Apple farmers across the nation say the triple threat of tariffs from Mexico, China and India will challenge their business.
Crist Brothers Apple Orchards, Inc. in Walden, New York, harvested 20 million pounds of apples last year and has been gradually increasing the amount of apples it produces, partially thanks to growing demand from overseas buyers.
But the onset of tariffs and the potential drop in apple prices could hurt this orchard.
"If market pricing falls below a certain point we just can't make a profit," said Joel Crist, the orchard manager at Crist Brothers Apple Orchards, Inc., in a CNBC interview. "Margins are already pretty thin to begin with, razor thin in some situations, and if that pricing falls a little bit we could be looking an unprofitable situation, and if we look at an unprofitable situation, we stop investing, we stop buying equipment...and we'll suffer."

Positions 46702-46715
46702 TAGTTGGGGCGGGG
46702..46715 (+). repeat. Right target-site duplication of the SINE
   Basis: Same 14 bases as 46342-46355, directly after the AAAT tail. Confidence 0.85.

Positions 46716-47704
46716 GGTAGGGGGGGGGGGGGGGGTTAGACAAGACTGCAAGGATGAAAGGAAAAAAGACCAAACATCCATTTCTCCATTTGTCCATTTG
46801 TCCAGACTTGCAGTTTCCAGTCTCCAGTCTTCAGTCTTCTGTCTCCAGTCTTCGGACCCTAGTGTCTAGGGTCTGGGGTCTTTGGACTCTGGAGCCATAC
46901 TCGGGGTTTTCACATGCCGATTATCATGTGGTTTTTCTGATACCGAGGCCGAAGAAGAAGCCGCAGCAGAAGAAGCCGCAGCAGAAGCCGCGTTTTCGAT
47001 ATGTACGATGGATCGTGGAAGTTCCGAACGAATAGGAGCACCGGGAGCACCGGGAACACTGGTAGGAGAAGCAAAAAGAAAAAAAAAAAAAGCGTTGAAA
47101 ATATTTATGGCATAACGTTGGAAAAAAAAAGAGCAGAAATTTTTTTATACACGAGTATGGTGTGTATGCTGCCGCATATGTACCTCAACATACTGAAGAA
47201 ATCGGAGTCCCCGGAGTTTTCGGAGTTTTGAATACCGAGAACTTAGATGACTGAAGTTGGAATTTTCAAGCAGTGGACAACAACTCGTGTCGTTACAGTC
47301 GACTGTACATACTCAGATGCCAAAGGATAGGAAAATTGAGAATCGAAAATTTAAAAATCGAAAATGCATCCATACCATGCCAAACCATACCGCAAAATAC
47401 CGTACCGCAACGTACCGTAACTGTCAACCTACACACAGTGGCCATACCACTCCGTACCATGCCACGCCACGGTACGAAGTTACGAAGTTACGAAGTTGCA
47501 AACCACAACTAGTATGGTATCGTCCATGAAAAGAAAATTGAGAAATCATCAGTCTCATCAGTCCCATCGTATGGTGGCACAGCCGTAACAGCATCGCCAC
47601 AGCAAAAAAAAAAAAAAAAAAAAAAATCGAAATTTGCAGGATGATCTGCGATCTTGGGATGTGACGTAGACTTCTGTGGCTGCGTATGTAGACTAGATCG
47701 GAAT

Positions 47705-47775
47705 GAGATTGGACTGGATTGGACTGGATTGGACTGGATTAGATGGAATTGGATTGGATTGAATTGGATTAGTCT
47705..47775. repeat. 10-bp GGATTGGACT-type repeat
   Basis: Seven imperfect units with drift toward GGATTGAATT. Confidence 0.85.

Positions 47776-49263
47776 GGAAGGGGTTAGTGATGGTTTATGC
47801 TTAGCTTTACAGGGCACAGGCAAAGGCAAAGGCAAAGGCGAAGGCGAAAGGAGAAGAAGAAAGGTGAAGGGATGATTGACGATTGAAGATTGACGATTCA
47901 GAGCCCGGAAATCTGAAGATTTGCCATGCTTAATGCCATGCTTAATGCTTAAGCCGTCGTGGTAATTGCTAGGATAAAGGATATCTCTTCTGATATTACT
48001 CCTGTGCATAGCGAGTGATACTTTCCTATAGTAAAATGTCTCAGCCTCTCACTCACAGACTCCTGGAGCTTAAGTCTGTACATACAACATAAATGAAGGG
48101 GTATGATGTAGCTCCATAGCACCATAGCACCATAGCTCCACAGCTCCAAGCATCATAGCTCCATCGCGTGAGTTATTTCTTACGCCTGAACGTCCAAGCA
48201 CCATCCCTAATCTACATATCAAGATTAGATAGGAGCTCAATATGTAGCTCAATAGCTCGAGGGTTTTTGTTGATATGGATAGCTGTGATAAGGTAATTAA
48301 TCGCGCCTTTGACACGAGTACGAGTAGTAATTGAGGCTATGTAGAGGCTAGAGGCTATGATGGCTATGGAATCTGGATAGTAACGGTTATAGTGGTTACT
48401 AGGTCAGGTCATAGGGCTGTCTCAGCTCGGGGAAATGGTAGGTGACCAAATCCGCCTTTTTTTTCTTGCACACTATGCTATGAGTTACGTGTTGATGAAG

"If it goes on long enough, eventually we'll go out of business," he added.
If fewer apples are being sold to foreign buyers, analysts say domestic competition between producers will intensify — specifically between the two top producing states, Washington and New York.